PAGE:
I only have to glance at my bookshelves to grasp the scale of the loss following the death of Meic Stephens in July. As anthologist, compiler, literary editor, translator and poet, his presence is everywhere. My life would have been impoverished without the Companion to the Literature of Wales he edited in 1986, a matchless achievement of immeasurable importance, or the superb Poetry 1900-2000 anthology he produced for the Library of Wales series in 2007, or the many volumes he edited for the University of Wales Press Writers of Wales series. Then there is his scintillating biography of novelist and short story writer Rhys Davies (1901-1978), winner of the Welsh Book of the Year award in 2014; Necrologies, his absorbing 2008 gathering of 60 Welsh obituaries he wrote over the years for The Independent newspaper; his eye-opening and strangely moving compendium from 1992, A Most Peculiar People, Quotations about Wales and the Welsh; his extraordinary 2003 poetry book Wilia, in which he singlehandedly revived the near-extinct Glamorgan/Gwent Welsh dialect Gwenhwyseg; his gripping 2015 autobiography My Shoulder to the Wheel; and his brilliant last hurrah in 2017, the co-edited anthology of Welsh language literature The Old Red Tongue.
But these jewels of Welsh culture that happen to sit on my shelves barely scratch the surface of Meic Stephens’ prodigious achievements on behalf of Wales. The son of a power station worker from Trefforest was a central figure in every key event and development associated with the awakening of Welsh national feeling in the second half of the 20th century: he was there on Pont Trefechan in Aberystwyth in 1963 at the first ever Cymdeithas yr Iaith Gymraeg protest, bringing Aber to a standstill; in the same year it was he who daubed ‘Cofiwch Tryweryn’ on a wall alongside the A487, Wales’ most famous piece of graffiti; he founded Poetry Wales magazine in 1965, still going strong in its 54th year, a vital birthing pool of talent as well as the conduit which enabled the stellar careers of major Welsh poets like John Tripp (1927-1986), Harri Webb (1920-1994), Lesley Norris (1921-2006), Dannie Abse (1923-2014), Gillian Clarke and Robert Minhinnick; he was one of the euphoric young activists who carried Gwynfor Evans (1912-2005) shoulder high across Guildhall Square after he won the 1966 Carmarthen by-election to become Plaid Cymru’s first MP; and in 1967 he was founding director of literature for the Arts Council of Wales, a position he held for a quarter of a century in which he transformed the landscape for Welsh writers and publishers in both languages, squeezing funding out of thin air to support pivotal projects like the relaunch of Planet magazine, the establishment of Golwg and New Welsh Review and the opening of the Tŷ Newydd writers’ centre, while being instrumental in ending the false divisions between practitioners in the two languages and paving the way for today’s widespread acceptance of Wales as a bilingual nation (except among rightwing imperialist Neanderthals).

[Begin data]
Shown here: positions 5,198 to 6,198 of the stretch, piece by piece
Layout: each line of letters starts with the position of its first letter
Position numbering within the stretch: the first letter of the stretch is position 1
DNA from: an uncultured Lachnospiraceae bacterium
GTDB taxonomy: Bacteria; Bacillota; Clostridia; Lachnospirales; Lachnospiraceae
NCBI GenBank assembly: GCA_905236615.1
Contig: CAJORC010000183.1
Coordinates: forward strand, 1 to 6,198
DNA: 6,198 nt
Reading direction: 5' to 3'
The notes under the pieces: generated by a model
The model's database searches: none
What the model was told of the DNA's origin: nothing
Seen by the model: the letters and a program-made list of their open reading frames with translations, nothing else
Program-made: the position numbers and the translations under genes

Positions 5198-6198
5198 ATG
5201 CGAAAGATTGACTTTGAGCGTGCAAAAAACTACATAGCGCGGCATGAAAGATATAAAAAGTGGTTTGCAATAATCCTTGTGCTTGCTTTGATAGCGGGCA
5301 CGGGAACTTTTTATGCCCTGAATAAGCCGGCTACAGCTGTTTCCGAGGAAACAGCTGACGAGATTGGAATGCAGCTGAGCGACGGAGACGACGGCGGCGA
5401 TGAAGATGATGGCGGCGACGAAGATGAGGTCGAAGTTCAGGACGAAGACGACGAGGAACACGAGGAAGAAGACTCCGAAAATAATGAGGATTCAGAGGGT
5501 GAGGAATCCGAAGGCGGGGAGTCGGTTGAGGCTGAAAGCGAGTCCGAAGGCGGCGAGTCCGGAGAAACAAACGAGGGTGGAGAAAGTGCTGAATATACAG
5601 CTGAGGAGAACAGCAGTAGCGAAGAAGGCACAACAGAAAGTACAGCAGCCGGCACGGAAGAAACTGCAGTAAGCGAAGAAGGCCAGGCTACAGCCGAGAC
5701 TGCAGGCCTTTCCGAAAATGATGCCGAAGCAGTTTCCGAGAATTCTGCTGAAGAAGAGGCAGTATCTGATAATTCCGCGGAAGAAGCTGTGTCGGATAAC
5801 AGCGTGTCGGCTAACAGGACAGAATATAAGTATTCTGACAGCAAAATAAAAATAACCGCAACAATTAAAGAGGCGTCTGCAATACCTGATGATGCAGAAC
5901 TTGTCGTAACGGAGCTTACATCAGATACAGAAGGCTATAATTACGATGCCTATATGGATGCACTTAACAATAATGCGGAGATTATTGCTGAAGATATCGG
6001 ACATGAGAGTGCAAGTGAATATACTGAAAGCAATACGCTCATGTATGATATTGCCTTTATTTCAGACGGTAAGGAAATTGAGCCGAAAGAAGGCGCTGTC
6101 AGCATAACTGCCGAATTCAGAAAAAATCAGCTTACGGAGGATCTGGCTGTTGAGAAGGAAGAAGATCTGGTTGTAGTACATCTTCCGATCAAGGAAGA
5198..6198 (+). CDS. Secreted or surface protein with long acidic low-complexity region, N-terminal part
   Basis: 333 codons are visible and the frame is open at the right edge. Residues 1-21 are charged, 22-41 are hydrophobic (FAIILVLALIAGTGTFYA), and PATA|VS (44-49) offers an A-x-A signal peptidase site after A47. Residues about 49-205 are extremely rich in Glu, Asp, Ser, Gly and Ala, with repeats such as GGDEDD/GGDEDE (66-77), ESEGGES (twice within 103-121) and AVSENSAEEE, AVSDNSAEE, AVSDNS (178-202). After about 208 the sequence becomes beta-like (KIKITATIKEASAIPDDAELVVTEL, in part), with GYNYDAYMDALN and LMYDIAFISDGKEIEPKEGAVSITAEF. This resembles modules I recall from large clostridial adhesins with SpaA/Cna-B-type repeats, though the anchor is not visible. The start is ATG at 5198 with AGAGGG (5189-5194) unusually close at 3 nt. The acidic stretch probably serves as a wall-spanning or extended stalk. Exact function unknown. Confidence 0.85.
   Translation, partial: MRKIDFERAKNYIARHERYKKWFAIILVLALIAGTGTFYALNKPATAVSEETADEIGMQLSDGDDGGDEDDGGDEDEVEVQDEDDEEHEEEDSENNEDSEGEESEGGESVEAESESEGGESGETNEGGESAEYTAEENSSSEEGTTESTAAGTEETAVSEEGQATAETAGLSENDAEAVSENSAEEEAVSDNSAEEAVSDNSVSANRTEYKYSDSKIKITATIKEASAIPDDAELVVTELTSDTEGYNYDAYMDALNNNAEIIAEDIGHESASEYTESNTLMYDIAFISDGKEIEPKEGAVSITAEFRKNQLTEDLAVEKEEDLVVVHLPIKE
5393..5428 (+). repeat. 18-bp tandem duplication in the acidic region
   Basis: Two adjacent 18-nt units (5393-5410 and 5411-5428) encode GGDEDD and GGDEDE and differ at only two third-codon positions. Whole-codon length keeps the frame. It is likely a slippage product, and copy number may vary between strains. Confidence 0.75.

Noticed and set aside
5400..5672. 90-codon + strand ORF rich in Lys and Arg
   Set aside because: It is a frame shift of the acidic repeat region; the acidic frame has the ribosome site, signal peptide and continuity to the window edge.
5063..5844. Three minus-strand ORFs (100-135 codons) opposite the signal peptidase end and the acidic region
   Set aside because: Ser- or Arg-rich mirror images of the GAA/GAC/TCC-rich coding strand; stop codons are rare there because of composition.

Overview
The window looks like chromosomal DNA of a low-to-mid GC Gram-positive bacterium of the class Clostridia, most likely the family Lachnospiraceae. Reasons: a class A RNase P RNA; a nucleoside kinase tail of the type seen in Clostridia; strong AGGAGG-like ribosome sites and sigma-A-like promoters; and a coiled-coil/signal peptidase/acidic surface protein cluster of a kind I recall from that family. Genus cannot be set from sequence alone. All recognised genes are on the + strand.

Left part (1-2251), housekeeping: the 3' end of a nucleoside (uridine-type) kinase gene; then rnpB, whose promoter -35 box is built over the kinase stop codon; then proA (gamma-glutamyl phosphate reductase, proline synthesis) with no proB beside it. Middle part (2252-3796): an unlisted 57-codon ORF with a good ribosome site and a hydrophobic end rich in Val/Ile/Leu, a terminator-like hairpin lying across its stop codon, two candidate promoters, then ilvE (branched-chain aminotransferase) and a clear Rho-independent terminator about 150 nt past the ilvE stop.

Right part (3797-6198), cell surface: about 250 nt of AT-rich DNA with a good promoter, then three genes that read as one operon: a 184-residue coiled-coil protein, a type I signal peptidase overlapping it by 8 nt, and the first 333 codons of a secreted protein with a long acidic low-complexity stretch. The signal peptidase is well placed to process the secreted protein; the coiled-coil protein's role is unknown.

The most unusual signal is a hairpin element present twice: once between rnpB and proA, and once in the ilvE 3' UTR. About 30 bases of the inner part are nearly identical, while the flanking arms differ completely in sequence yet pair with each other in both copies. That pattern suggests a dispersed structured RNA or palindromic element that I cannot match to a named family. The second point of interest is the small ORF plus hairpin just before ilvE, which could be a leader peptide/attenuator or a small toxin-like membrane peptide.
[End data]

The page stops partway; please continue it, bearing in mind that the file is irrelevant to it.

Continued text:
It virtually goes without saying that, like all the best Welsh people, he was a committed and unwavering supporter of Welsh independence. A member of both Plaid and Cymdeithas, he learnt Welsh as an adult (as his 3rd language, after English and French) – becoming so expert that he translated countless Welsh writers into English and opened the hidden treasure troves of Cymraeg to a new readership across the world. His love of Wales, his Welsh patriotism and his awareness that the very survival of Wales is a continual defensive struggle that requires all the troops it can muster were always his overarching motives and drives. He was the very personification of the stark contrast between inclusive, open, outward-looking, progressive, idealistic Welsh nationalism and the insular, xenophobic, racist, reactionary, hostile ugliness of British nationalism – perfectly personified currently by the brute brainless bigots of Brexit. He led by example, not just through his astonishing output of over 160 books and innumerable articles and academic works, but also with his implacable determination to place the past, present and future of Wales at the centre of everything he did. The despairing, pessimistic cynic in me might be tempted to think that all his work was in vain, with vile British rightwing thugs and morons in Westminster and Cardiff Bay running Wales into the ground and with Welsh national feeling at its lowest ebb for a century. But then I’ve only got to imagine how much worse things would be without his monumental efforts. He did far more than could be reasonably expected from any single individual. He never shirked the challenge of political activism, standing as the Plaid Cymru candidate in Merthyr in the 1960s and being instrumental in Plaid actually taking control of Merthyr council in the 1970s – something quite inconceivable in today’s thoroughly broken, Britified Merthyr where Plaid doesn’t have a single councillor and, for instance, the crude Cymruphobia of England’s trashy Trago Mills and the demented not-Welsh treachery of England’s Merthyr Town football club are tolerated. Nor did Stephens ever shy away from taking the fight behind enemy lines, not only in the undemocratic quangos of pre-devolution Wales but also in the pages of the Western Mail, that perennial anti-Welsh mouthpiece of Tory Unionism, where he persevered for years with the thankless task of educating the rag’s ever-shrinking readership with the only words worth reading in the weekend edition. Only a man with his energy, his warmth, his persuasive charm and his strategic political cunning could have pulled it off.
These then are the lessons the life of Meic Stephens teach us: keep the flame flickering, never give up the struggle, put your shoulder to the wheel, we shall overcome.